Journal of Geophysical Research-Space Physics, 113, A09103, doi:10.1029/2008JA013151., and , 2008: Partially ejected flux ropes: Implications for interplanetary coronal mass ejections.
|Title:||Partially ejected flux ropes: Implications for interplanetary coronal mass ejections|
|Abstract:||Connecting interplanetary coronal mass ejections (ICMEs) to their solar pre-eruption source requires a clear understanding of how that source may have evolved during eruption. Gibson and Fan (2006a) have presented a three-dimensional numerical magnetohydrodynamic simulation of a CME, which showed how, in the course of eruption, a coronal flux rope may writhe and reconnect both internally and with surrounding fields in a manner that leads to a partial ejection of only part of the rope as a CME. In this paper, we will explicitly describe how the evolution during eruption found in that simulation leads to alterations of the magnetic connectivity, helicity, orientation, and topology of the ejected portion of the rope so that it differs significantly from that of the pre-eruption rope. Moreover, because a significant part of the magnetic helicity remains behind in the lower portion of the rope that survives the eruption, the region is likely to experience further eruptions. These changes would complicate how ICMEs embedded in the solar wind relate to their solar source. In particular, the location and evolution of transient coronal holes, topology of magnetic clouds ("tethered spheromak"), and likelihood of interacting ICMEs would differ significantly from what would be predicted for a CME which did not undergo writhing and partial ejection during eruption.|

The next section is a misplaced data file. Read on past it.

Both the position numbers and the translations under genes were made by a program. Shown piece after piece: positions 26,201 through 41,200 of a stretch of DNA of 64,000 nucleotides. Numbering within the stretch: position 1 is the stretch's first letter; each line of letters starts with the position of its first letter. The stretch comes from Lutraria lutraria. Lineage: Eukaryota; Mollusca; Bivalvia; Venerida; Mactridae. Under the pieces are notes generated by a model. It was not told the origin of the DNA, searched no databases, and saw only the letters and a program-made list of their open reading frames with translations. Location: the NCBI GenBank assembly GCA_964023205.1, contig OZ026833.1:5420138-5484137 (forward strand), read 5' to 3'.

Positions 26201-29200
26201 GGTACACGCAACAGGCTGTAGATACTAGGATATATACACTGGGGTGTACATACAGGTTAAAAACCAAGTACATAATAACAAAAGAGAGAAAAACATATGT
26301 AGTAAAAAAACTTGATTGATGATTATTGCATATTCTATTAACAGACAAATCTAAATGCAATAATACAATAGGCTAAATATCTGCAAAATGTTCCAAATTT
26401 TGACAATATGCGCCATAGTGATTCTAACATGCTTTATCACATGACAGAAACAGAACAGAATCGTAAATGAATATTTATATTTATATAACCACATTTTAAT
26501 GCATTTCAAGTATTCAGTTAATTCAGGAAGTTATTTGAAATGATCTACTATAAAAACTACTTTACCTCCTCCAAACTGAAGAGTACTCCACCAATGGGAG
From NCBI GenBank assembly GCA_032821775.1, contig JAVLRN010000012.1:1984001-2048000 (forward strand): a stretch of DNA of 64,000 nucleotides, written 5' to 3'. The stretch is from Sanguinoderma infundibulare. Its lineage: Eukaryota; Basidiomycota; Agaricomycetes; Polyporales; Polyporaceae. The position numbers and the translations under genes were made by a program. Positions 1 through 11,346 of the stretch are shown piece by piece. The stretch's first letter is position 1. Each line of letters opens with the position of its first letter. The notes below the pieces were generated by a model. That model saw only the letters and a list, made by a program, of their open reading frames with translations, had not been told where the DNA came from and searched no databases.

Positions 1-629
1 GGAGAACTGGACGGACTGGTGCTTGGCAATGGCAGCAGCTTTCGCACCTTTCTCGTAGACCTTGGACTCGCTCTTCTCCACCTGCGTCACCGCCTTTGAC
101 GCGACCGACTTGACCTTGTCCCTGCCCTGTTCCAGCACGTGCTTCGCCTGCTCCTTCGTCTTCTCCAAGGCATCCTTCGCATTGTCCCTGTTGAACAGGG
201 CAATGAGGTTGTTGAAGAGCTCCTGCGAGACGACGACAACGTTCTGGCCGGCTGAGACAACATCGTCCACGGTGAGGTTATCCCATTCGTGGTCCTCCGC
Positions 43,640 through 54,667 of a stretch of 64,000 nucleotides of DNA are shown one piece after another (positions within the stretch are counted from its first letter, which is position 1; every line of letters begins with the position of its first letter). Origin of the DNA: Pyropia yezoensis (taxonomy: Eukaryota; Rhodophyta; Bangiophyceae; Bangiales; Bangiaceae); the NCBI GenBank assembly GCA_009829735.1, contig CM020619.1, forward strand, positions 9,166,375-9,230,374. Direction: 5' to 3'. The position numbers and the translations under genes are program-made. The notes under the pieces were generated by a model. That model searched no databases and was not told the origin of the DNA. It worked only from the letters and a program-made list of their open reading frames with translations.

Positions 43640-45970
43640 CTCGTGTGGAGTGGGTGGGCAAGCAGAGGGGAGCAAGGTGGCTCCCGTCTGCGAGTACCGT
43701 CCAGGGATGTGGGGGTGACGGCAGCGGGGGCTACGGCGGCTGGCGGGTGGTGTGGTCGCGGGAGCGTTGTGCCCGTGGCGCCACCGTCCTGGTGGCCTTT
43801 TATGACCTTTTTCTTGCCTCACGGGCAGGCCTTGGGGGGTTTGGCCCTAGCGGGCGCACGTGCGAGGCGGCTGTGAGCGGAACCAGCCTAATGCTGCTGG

|Copyright Information:||An edited version of this paper was published by AGU. Copyright 2008 American Geophysical Union.|
|OpenSky citable URL:||ark:/85065/d7gf0tpv|